“The foreigner residing among you must be treated as your native-born. Love them as yourself, for you were foreigners in Egypt. I am the LORD your God.” (Leviticus 19:34)
This past week, millions of viewers were glued to their televisions watching the Super Bowl, the annual championship game of the National Football League (NFL), the highest level of professional American football in the United States.
Part of the Super Bowl’s entertainment is the commercials, for which companies pay top dollar—four million for 30 seconds of ad time.
One much anticipated ad was that of SodaStream, an Israeli company that has created a DIY home carbonation kit that saves the environment from virtually tons of plastic bottles annually while reducing the cost of fizzy drinks for the consumer.
Their brand ambassador is Hollywood starlet Scarlett Johansson.
The commercial was allowed to air only after replacing the final dig: “Sorry Coke and Pepsi” with “I just love to help people.”
Controversy surrounding the SodaStream commercial has brought both Scarlett Johansson and the company tons of unexpected exposure in the world media.
Pro-Palestinian activists have criticized SodaStream for maintaining a large factory in the disputed territories. Some claim the company is taking advantage of Palestinians who have few other employment options.
“While I never intended on being the face of any social or political movement, distinction, separation or stance as part of my affiliation with SodaStream, given the amount of noise surrounding that decision, I’d like to clear the air,” Johansson said, who has been criticized for her support of the product.
“I remain a supporter of economic cooperation and social interaction between a democratic Israel and Palestine,” she said. “SodaStream is a company that is not only committed to the environment but to building a bridge to peace between Israel and Palestine, supporting neighbors working alongside each other, receiving equal pay, equal benefits and equal rights. That is what is happening in their Ma’ale Adumim factory every working day.” (Israel Today)
While some deceptively portray the SodaStream plant as a kind of “slave labor” camp for Palestinians, nothing could be further from the truth.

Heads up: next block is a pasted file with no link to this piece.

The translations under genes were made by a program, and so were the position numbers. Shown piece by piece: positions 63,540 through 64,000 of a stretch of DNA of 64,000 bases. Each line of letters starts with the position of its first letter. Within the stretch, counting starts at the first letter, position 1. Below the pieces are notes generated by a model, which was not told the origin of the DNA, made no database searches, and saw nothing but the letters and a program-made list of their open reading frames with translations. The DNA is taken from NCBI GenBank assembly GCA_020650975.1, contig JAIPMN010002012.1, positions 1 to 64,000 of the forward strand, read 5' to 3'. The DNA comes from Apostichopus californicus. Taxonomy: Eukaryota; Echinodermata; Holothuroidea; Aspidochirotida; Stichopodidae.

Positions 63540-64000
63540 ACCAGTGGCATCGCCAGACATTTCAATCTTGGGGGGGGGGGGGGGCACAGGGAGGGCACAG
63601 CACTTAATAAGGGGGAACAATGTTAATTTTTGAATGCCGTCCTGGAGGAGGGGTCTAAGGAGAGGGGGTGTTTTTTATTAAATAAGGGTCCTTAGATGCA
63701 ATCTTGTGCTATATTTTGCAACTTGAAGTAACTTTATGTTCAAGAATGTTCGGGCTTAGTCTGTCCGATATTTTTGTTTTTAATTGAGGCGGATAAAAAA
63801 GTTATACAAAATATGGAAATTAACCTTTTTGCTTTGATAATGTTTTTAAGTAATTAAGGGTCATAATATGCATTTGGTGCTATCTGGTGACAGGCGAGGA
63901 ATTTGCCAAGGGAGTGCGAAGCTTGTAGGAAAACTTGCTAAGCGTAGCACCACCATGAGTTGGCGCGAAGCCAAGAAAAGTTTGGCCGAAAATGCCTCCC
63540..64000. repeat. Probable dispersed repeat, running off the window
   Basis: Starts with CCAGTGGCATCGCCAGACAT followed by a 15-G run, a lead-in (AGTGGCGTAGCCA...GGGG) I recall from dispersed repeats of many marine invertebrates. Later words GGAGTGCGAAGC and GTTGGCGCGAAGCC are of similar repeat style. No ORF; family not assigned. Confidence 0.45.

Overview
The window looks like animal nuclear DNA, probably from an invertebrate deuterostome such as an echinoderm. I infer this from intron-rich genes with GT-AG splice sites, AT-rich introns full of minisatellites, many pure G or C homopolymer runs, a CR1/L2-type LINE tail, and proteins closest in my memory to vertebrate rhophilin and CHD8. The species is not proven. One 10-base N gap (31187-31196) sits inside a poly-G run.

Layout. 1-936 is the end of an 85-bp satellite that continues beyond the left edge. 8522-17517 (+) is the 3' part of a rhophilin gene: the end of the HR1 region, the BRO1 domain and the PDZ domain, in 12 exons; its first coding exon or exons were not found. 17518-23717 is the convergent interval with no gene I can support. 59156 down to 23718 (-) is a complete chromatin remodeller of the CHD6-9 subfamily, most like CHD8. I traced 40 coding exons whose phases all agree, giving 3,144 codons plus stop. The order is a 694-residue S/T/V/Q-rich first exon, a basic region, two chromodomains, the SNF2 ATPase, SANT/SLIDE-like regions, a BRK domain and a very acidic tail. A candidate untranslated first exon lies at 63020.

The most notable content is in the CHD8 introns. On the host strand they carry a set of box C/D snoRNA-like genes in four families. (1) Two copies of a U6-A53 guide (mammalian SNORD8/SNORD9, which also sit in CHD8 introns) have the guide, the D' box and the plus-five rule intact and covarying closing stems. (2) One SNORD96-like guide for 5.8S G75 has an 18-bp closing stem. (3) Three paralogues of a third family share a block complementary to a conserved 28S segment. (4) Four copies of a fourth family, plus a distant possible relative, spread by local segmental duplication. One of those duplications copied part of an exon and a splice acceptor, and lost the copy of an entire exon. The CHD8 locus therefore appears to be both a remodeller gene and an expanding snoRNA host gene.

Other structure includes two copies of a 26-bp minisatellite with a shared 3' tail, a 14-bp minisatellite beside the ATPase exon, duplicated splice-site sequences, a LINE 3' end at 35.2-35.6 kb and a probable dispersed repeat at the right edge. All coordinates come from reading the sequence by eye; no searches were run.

The plant employs about 1,300 workers—500 Palestinian Arabs from the disputed territories, 450 Arab Israelis, and 350 Jewish Israelis. These are the people who are hurt most by those who condemn Israeli businesses because they operate in the disputed territories.
At SodaStream, the workers earn a decent wage (much more than they could earn in the Palestinian Authority) and have benefits and breaks. They can even pray in the small onsite mosque that the company has provided for them without being docked time from their break allowances. (Haaretz)
“I’m happy. We’re like family. We have fun,” said Mohammed Yousef, a 22-year-old from the Palestinian village of Jaba. “We are Jews and Muslims here. We are here peacefully. We have no problems. Everyone is complaining about settlements here and everywhere, but SodaStream is different.” (Gawker)
Another Arab employee said, “The salary I earn here enabled me to complete my studies. Not many would do this for the Arab people. It is only a problem for other people [who call this place a settlement]. I need this work, and I am very happy here.” (Israel Today)
Another worker, Rani Abed Rabbo, who was offered a management position by SodaStream after losing his job in the hi-tech sector, said, “Everyone is treated the same here. The privilege that the Israeli worker gets, the Palestinian also gets. There is no discrimination here. We eat together, we laugh together. We feel welcome here.”
“I want everybody here—Jew, Israeli Arab, Palestinian Arab, Russian, Ethiopian—to feel equal, with the same pay, the same benefits, the same opportunity to advance and become managers,” SodaStream CEO Daniel Birnbaum said. (Haaretz)
Although it would be easier to close the plant due to the negative attention and rely on plants elsewhere in Israel to produce the product, Birnbaum said he is committed to the Arab employees who earn a living there.
“We will not throw our employees under the bus to promote anyone’s political agenda,” he said, adding that he “just can’t see how it would help the cause of the Palestinians if we fired them.”
Criticism of Scarlett Johansson’s position as SodaStream brand ambassador also touched her role as global ambassador at the international charity Oxfam, causing Johansson to cut her ties with them.
Groups such as Oxfam, which focuses on relieving global poverty, have denounced SodaStream for producing its products in an Israeli factory in the Judean and Samarian Jerusalem suburb of Ma’ale Adumim, even though Ma’ale Adumim is a consensus settlement that likely would be retained by Israel through land swaps under any peace deal.
Canada’s Minister of Employment, Jason Kenney, said he would also drop Oxfam and become a “customer of SodaStream, thanks to all the nutters at Oxfam who are marginalizing Palestinians.”
“I’ve given money to Oxfam in the past because I thought they were there to help poor people, not to marginalize Israelis and make Palestinians unemployed,” he said. (Sun News)